Post Dayton Hamvention 2009 Thoughts – Part 3

So what is the idea of “Keeping to Comparative Standards” that I have set to comment about?

“Keeping to Comparative Standards” is the idea that everyone has to weigh the opportunity costs whether they attend Dayton, or whether they do something else – and that in that calculation the Hamvention needs to equal certain standards to compete against those other opportunities.

This year at the same time as Dayton was the NRA (National Rifle Association) annual show in Phoenix Arizona, a show I debated attending rather than the Hamvention.

On a “Comparative Standards” basis the NRA offered to blow away the Hamvention for a number of reasons:

  • At my membership level I was afforded tickets to see the speakers & attend the high level dinners (Rank has it’s Privileges).
  • Phoenix is a destination with so much to offer, specially contrasted to Dayton.
  • Weather is usually stunning, though this year they were hotter than I would have liked.
  • Transport is an easy direct flight in & out.
  • Plenty of high quality hotel rooms available.
  • A very high quality show on offer, with exceptional additional meetings.

On a “Comparative Standards” basis I nearly skipped the Hamvention excepting a few things that swayed me back to Dayton:

  • Originally my Friend & Elmer George W9EVT had planned to attend.
  • I wanted to do the RTTY focused portion of Contest University.
  • Driving appealed as a healthier option, as I have been avoiding Commercial Air Travel.
  • Two of the very big name speakers for the NRA show had to reschedule for 2010.
  • The family I have who winter in Phoenix area had just left for the season, and if seemed rude to visit their winter hometown for a show, but to have not gone out to see them.
  • The economic loss if I cancelled at the last moment was much less for Dayton.
  • My son Tom KC9JGD had the time available & the interest to attend Dayton (though he admitted he would really like to do another NRA show.)

“Comparative Standards” is a sort of personal value calculus, where all sorts of factors get weighed back-and-forth.

It usually is a three or four way evaluation for most people with an example being something like my matrix:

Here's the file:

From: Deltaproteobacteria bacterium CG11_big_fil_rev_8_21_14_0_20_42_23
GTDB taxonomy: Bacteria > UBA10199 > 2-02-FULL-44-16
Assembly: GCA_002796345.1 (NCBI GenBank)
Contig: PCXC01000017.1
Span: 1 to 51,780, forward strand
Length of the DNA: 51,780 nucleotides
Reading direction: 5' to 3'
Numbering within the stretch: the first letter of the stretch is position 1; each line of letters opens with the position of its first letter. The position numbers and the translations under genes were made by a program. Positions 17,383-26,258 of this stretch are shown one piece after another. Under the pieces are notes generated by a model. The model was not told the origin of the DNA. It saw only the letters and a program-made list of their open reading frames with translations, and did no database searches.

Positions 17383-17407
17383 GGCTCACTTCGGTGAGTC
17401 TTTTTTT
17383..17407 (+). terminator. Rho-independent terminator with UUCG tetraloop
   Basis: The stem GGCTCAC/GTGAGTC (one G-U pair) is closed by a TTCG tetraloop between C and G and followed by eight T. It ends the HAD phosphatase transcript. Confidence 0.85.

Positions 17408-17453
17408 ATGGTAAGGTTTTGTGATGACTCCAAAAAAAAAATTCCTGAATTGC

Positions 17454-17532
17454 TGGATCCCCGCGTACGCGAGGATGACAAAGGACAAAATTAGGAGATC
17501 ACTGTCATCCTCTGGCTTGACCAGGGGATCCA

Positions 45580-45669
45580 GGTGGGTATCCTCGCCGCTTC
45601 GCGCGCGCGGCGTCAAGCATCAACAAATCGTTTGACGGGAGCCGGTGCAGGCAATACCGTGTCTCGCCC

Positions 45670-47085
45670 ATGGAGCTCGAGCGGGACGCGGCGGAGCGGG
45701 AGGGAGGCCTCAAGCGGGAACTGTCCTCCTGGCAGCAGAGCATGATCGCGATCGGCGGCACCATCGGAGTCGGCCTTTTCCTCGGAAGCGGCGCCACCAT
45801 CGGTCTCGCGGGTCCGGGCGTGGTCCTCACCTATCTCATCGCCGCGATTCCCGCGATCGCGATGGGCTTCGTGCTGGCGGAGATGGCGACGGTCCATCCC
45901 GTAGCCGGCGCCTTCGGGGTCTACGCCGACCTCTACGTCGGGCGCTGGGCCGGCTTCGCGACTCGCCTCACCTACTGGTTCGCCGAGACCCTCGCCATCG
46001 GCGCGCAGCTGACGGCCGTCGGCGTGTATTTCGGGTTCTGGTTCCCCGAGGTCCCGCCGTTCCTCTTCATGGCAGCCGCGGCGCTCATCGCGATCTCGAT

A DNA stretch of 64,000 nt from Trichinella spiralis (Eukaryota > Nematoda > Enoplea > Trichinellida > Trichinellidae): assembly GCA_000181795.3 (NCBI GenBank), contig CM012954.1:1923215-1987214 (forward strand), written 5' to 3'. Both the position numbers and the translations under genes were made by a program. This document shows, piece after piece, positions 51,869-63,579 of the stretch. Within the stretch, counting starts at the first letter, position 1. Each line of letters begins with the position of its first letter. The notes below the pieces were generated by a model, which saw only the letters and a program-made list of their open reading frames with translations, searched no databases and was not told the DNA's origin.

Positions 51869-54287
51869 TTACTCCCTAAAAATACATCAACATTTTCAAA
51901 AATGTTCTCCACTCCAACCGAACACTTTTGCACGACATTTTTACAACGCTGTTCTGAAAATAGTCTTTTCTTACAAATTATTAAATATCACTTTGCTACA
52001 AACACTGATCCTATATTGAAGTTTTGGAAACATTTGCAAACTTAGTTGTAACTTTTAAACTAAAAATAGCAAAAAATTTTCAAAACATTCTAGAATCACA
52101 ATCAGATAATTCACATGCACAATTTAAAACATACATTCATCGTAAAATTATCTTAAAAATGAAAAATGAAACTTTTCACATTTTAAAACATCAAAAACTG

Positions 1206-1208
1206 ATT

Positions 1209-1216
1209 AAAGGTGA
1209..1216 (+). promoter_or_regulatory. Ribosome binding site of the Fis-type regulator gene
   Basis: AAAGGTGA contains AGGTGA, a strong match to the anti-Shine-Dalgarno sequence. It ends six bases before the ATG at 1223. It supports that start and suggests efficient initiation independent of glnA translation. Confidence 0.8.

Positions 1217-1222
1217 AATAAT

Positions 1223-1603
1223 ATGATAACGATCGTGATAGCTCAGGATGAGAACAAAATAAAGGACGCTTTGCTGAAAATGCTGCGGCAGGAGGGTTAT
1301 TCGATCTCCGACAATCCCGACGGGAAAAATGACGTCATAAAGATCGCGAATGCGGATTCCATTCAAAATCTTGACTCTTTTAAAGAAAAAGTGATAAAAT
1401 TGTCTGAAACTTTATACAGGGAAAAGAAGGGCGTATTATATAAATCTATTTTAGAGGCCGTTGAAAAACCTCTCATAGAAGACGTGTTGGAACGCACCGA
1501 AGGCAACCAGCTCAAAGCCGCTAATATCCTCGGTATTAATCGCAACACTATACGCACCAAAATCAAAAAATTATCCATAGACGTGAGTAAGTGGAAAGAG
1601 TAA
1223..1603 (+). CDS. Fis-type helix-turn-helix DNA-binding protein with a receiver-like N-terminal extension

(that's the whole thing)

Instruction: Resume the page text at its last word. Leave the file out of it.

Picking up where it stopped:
• Attend Dayton Hamvention
  • Attend the NRA Annual Show
  • Stay Home, life as usual
  • Go to Washington Island, where I can do radios & shoot
  • or of course some other option I’ve not listed.

Let me say that staying at the Crown Plaza did raise Dayton’s “Comparative Standards” by a huge amount, but not by enough that I won’t struggle with the decision process for next year.



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3 thoughts on “Post Dayton Hamvention 2009 Thoughts – Part 3

  1. Scot, K9JY says:

    Plus, distance to travel. Going to Dayton from Washington State as compared to driving six hours from Chicago is a huge difference.

    The networking is good. The facilities…Hara, hotels…all are not worth the trip. The facilities really hold back going there. I still think they need to move the Hamvention to a better, accessible city with good convention facilities.

    Columbus? Cincinnati? Cleavland? Ohio is good…driving distance is good from most eastern and midwestern cities.

  2. KC9HTV says:

    I hear this every year after Hamvention, that they need to move it to another city, Hara sucks, Dayton sucks, etc. Granted Hara Arena has seen better days (they’re currently celebrating their 50th anniversary), but nobody seems to notice the simple fact that Hamvention is sponsored by the DAYTON Amateur Radio Association, so where else would they hold it? I’ve helped out a few times as a volunteer, and the organizers are well aware of Hara’s limitations, but it’s the only facility with enough room for the convention and the flea market. I don’t mind Hara so much, but then I pay attention to the convention, not the building.

    • k9zw says:

      Hi Tracy KC9HTV,

      Yes a Hamvention elsewhere wouldn’t be “Dayton,” but as you mention with the Exhibition Hall and the City being renown as substandard that is going to happen.

      Just like a restaurant that has gone to seed, at some point the patrons will vote with their feet unless the joint cleans itself up.

      Is Dayton Hamvention at the point in its product life-cycle?

      Arguably yes.

      More to follow as I complete out my post Dayton Hamvention posts, and thank you posting your thoughts!



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